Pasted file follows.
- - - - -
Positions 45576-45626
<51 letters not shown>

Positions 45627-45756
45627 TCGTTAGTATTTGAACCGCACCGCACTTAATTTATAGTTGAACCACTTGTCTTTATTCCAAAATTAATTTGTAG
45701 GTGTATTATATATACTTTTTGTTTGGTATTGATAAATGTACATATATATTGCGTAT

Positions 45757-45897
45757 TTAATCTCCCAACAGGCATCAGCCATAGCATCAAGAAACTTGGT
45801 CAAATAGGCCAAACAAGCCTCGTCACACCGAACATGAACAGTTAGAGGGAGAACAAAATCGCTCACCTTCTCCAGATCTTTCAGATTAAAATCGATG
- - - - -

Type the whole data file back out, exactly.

Positions 45576-45626
<51 letters not shown>

Positions 45627-45756
45627 TCGTTAGTATTTGAACCGCACCGCACTTAATTTATAGTTGAACCACTTGTCTTTATTCCAAAATTAATTTGTAG
45701 GTGTATTATATATACTTTTTGTTTGGTATTGATAAATGTACATATATATTGCGTAT

Positions 45757-45897
45757 TTAATCTCCCAACAGGCATCAGCCATAGCATCAAGAAACTTGGT
45801 CAAATAGGCCAAACAAGCCTCGTCACACCGAACATGAACAGTTAGAGGGAGAACAAAATCGCTCACCTTCTCCAGATCTTTCAGATTAAAATCGATG